And the Oscar Goes to…An American in Paris

It’s a love story filled with music by George and Ira Gershwin and dance choreographed by Gene Kelly. Along with five other Academy Awards, it won Best Picture of 1951. This is my look at An American in Paris starring Gene Kelly and Leslie Caron.

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Mini-Review Monday: Labyrinth

labyrinth

Release: June 27, 1986

Story: Sarah (played by Jennifer Connelly) is a, let’s be honest, bratty 15 year-old who always has her face buried in novels, playbooks and her own imagination. After yet another night of her baby brother being forced upon her while her father and step-mother have a night out, Sarah wishes the Goblin King from the play she is reading would take her brother away. The king, also known as Jareth (played by David Bowie), turns out to be real, and he does as she wishes. Sarah, not having meant the wish, must travel to Jareth’s fantasy kingdom if she hopes to save her brother. In her way is Jareth’s massive labyrinth full of twists, turns and unforeseen paths. If Sarah wishes to find her way through the magical maze and survive the creatures and perils within and around, she must ally herself with the untrustworthy dwarf Hoggle (voiced and co-puppeteered by Jim Henson’s son Brian Henson), a kindhearted giant of a beast called Ludo, and Sir Didymus, a small but ever courageous fox aided by his not so brave English Sheepdog, Ambrosius. Sarah only has 13 hours to make it through the maze before the Goblin King keeps her brother forever, and Jareth certainly won’t be playing it fair.

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Mini-Review Mondays: Strange Magic

Strange MagicRelease: January 23, 2015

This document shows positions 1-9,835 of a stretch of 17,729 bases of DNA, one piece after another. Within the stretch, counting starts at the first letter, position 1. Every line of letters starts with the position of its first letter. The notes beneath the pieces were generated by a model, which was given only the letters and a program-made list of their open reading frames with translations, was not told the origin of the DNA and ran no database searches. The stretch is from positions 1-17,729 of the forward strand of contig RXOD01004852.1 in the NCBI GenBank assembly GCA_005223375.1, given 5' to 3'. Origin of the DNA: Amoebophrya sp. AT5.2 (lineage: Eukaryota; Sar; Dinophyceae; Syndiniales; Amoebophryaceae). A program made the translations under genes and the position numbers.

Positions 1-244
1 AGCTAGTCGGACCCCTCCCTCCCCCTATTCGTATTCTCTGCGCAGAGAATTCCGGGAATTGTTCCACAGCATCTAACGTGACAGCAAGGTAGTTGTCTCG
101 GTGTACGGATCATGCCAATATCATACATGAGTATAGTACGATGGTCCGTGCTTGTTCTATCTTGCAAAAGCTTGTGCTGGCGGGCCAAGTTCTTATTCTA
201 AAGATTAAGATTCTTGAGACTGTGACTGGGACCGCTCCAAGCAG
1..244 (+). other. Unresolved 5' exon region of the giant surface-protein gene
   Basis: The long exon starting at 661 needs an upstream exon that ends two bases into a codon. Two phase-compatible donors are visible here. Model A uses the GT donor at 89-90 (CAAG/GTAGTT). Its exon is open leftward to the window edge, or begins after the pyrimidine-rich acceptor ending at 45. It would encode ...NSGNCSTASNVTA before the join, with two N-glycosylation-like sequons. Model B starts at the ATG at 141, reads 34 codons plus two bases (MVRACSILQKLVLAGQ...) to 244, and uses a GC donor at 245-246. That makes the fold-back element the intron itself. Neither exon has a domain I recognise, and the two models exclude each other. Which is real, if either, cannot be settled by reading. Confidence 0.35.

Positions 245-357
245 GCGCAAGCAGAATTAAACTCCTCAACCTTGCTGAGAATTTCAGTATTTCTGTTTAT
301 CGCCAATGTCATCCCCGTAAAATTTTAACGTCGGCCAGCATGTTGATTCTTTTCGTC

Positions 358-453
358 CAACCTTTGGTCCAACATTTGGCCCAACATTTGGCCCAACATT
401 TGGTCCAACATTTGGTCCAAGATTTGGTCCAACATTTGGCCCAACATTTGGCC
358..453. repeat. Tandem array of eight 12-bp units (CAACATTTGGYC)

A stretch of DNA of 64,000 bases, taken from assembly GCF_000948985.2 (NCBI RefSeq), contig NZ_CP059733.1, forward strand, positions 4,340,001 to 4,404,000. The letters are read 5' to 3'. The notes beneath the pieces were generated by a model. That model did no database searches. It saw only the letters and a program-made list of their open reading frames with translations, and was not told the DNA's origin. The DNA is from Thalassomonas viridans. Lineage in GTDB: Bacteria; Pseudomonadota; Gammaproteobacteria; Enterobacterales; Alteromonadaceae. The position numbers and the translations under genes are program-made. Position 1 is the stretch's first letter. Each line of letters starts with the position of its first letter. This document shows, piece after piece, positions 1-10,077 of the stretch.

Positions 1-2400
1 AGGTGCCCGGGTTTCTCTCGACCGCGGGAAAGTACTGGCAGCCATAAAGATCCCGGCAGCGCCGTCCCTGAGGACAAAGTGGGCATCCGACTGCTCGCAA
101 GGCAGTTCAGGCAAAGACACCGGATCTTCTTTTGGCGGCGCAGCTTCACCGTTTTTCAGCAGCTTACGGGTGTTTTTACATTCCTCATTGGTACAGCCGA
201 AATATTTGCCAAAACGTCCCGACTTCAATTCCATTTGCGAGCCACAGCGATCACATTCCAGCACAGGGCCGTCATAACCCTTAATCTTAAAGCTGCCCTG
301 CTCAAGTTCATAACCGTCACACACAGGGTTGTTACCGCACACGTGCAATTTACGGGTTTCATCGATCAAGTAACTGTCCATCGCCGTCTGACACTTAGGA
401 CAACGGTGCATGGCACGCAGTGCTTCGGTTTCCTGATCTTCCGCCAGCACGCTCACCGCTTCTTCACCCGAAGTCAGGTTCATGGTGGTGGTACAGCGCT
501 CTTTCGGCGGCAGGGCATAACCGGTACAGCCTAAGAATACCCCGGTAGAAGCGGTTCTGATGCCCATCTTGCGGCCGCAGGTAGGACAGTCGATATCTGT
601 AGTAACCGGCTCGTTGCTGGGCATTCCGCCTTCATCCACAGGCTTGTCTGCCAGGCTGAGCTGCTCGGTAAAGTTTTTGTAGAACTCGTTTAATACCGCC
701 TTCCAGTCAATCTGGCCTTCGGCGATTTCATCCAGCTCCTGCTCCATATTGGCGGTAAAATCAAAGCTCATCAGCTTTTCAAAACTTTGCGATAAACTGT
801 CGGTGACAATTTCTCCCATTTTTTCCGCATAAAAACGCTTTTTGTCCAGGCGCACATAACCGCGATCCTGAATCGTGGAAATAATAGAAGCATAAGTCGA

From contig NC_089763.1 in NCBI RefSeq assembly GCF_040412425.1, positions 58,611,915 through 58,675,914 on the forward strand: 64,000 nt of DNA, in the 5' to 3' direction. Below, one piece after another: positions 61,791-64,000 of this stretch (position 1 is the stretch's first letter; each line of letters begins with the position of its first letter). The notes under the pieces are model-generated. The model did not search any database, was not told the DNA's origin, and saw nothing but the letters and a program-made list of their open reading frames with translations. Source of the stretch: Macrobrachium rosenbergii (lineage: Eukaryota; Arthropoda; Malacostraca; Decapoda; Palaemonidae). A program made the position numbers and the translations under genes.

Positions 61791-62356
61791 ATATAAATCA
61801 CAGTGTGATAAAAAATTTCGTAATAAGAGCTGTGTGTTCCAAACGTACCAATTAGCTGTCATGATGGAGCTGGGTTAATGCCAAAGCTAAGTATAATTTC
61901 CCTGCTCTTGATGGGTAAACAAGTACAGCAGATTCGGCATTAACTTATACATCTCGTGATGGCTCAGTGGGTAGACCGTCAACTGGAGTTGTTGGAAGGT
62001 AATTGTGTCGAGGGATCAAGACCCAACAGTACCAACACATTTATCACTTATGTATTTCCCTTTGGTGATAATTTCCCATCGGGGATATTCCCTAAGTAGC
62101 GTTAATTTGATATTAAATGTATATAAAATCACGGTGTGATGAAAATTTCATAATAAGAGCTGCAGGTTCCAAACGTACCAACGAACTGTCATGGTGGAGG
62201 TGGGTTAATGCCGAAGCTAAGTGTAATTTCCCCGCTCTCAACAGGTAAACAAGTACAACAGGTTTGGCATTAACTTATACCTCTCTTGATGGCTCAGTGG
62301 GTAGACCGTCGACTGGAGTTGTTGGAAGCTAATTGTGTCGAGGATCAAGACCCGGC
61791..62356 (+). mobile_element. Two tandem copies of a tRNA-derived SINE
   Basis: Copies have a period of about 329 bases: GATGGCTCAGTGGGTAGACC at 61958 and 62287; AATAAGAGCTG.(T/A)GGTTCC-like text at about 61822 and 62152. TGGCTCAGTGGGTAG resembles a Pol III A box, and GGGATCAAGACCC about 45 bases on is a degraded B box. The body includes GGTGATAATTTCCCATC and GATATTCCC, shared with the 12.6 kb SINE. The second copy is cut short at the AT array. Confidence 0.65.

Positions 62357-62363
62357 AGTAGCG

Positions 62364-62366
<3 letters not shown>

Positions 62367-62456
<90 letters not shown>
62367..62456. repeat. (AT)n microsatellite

Story: We are introduced to a land of flowers, sunshine, and fairies. Nearby this society is the dark forest, full of bog creatures led by the terrible Bog King (played by Alan Cumming). The Bog King has outlawed love potions due to a horrible event in his past and he’s keeping the Sugar Plum Fairy (Kristin Chenoweth), the only one who can make the concoction, captive in his dark kingdom. Meanwhile, a goodhearted gnome named Sunny (Elijah Kelley) is tricked by a big, tough, douchey warrior fairy named Roland (Sam Palladio) into venturing into the Dark Forest to find a Primrose flower (a key ingredient in love potions) and rescue the Sugar Plum Fairy so that she can make a love potion for Sunny, who’s in love with the Fairy King’s daughter, Dawn (Merideth Anne Bull), and Roland, who wants to rule and be in charge of the fairy army and has to marry the King’s other daughter, Marianne (Evan Rachel Wood), to do it. Dawn is a pretty young girl with only one thing on her mind, finding her true love. She’s a good soul but flirts with practically every man in the fairy kingdom, falling in love at the drop of a hat. Sunny is convinced she only sees him as a friend. Marianne used to be just like her sister, but hardened when she found Roland kissing another fairy on the day her (Marianne) and Roland were set to be married. Disillusioned by love, she’s now battle ready to protect her sister from anything that may harm her. With the Bog King and his army of minions on the move after they discover Sunny’s plan, Marianne finds herself having to rescue her sister from the Bog King. Along the way, our story (inspired by Shakespeare’s A Midsummer Night’s Dream) will be filled with jokes, pop songs, action, and love.

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